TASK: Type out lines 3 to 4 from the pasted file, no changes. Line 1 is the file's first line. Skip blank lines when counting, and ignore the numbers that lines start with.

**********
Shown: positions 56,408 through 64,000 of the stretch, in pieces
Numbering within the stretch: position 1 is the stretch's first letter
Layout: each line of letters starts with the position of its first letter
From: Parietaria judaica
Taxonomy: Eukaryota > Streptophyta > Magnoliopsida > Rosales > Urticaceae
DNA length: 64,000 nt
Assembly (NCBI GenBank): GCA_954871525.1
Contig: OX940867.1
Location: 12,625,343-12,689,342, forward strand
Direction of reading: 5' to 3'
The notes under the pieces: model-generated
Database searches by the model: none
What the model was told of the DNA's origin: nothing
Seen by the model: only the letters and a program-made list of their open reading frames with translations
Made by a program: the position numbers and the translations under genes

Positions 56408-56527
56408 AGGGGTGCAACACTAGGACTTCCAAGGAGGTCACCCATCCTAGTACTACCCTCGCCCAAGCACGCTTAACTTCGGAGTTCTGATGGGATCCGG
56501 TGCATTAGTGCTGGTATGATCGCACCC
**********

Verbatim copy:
Layout: each line of letters starts with the position of its first letter
From: Parietaria judaica